Watch taste testers tucking into dog food

Taste testers given dog food meals - and are then told the secret ingredient - how do they react?

Dog food social experiment
A dog food manufacturer ran a taste testing social experiment to prove the quality of its meat. It served up dishes featuring dog meat, and got people to describe the food. The results were fairly surprising.

The manufacturers, Freshpet, mixed the meat with more recognisable kitchen ingredients, and turned it into spaghetti and meatballs, chicken tacos and hamburgers. The tasters were asked to describe the pet food, and only when they had tried it did they reveal the 'secret ingredient'.

It came as something of a shock to all of them - but some were enjoying it so much they decided to continue. One even asked for a doggie bag.

The company included the disclaimer that although it was safe to eat, it wasn't recommended.

'Social experiment'

The film claims to be a 'social experiment', but some would argue that it's more of a publicity stunt. We have seen a number of these over the years, and they can be hugely successful for the brands involved.

Last year Always launched its 'like a girl' campaign. It encouraged people to do physical things including running and throwing 'like a girl', at which point most of them did a parody of doing something badly. Then they were asked to talk about the impact of using 'like a girl' as an insult and how it affects girls going through puberty. Finally the women and girls were asked to do the action again, at which point they put their backs into it. The advert has been watched almost 59 million times.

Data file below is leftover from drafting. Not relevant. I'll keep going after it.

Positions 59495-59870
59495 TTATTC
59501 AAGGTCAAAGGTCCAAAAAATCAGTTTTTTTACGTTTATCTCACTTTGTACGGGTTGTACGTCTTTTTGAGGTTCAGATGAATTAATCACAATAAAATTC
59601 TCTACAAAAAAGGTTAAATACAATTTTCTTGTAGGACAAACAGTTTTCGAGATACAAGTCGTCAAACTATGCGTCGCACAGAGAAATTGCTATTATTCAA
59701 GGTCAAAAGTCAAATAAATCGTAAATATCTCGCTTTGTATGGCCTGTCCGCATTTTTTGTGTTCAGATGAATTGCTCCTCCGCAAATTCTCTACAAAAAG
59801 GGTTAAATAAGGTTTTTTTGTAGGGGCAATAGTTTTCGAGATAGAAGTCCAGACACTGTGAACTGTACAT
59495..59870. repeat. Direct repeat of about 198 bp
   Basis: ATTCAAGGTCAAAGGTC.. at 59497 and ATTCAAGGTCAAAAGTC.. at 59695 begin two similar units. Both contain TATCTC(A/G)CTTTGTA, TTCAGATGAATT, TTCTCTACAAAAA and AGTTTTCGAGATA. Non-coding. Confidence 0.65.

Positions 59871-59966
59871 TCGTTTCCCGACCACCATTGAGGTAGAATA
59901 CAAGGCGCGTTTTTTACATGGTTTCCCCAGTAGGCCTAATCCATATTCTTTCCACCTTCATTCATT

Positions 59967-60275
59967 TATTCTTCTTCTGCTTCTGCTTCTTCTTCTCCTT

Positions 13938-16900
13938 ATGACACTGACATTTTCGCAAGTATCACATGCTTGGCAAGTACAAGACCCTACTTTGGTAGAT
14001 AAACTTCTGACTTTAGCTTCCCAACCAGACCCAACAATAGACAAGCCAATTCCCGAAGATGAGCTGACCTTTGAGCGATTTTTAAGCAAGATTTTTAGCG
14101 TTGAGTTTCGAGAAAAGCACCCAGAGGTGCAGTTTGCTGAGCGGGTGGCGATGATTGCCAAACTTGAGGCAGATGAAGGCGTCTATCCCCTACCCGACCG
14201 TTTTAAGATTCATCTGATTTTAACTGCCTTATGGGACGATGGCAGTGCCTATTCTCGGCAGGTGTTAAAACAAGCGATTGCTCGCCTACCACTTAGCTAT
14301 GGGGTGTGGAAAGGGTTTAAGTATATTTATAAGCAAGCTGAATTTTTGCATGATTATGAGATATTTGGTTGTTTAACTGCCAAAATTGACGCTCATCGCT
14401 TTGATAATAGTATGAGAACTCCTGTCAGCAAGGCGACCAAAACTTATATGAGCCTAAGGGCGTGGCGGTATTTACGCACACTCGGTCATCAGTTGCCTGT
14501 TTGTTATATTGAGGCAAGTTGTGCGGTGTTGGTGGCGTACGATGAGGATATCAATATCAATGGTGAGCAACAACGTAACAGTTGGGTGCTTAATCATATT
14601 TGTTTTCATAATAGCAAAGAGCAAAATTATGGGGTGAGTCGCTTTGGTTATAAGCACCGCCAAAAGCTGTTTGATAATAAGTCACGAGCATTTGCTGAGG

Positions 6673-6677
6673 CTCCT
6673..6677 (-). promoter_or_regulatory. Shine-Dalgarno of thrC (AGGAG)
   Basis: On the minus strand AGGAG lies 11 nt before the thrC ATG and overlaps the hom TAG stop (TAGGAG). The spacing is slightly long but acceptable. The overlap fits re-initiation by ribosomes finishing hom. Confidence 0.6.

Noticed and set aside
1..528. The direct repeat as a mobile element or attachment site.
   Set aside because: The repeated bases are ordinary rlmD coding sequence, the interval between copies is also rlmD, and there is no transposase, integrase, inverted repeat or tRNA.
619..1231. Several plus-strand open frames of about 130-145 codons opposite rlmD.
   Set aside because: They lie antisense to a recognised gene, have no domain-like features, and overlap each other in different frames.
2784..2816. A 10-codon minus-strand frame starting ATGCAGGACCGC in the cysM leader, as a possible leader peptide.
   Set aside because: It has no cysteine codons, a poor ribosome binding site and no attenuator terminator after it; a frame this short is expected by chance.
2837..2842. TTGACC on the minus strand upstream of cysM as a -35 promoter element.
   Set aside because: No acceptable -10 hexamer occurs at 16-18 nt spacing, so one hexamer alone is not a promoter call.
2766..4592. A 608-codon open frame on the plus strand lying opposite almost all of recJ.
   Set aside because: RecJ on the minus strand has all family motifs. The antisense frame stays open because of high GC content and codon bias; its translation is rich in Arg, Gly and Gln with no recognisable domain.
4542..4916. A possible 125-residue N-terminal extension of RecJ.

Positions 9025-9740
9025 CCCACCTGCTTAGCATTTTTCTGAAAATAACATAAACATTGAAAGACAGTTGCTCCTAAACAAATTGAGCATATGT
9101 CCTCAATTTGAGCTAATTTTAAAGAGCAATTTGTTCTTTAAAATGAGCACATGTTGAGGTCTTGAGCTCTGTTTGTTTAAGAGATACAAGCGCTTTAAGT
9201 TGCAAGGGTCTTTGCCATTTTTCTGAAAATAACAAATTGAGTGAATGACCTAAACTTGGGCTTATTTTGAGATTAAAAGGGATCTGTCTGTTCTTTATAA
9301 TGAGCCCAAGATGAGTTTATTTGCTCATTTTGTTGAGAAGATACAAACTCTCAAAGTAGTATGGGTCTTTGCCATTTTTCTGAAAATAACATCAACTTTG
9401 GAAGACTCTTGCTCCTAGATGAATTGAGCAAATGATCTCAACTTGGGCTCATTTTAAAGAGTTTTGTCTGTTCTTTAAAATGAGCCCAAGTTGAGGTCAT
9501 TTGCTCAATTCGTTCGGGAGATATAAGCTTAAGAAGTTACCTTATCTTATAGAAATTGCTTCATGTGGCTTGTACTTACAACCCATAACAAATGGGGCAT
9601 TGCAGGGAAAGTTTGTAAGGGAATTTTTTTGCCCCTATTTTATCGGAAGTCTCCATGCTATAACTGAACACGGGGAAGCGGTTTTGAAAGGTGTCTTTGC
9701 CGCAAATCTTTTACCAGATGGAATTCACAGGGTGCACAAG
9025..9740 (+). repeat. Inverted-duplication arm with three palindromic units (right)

In 2013 Dove took a similar approach with a Real Beauty sketches stunt, which asked women to describe themselves while an artist (who couldn't see them) sketched what he thought they looked like. Then he sketched them as they were described by a stranger. Then each woman compared the portraits and realised how they were underestimating themselves. The video was viewed almost 6 million times.

It was such a success that they did it again in April this year. This time they filmed women arriving at a doorway, where one door was labeled 'beautiful' and one 'average'. People chose a door, and the majority of them chose average. They then got people to discuss why they chose that door, and many of them revealed they regretted their choice. That video has been watched almost 7 million times.

But what do you think? Do you like this sort of approach? Or do you prefer adverts to be adverts and scientific experiments to be more than just getting a few people to do something on camera to manipulate your emotions? Let us know in the comments.

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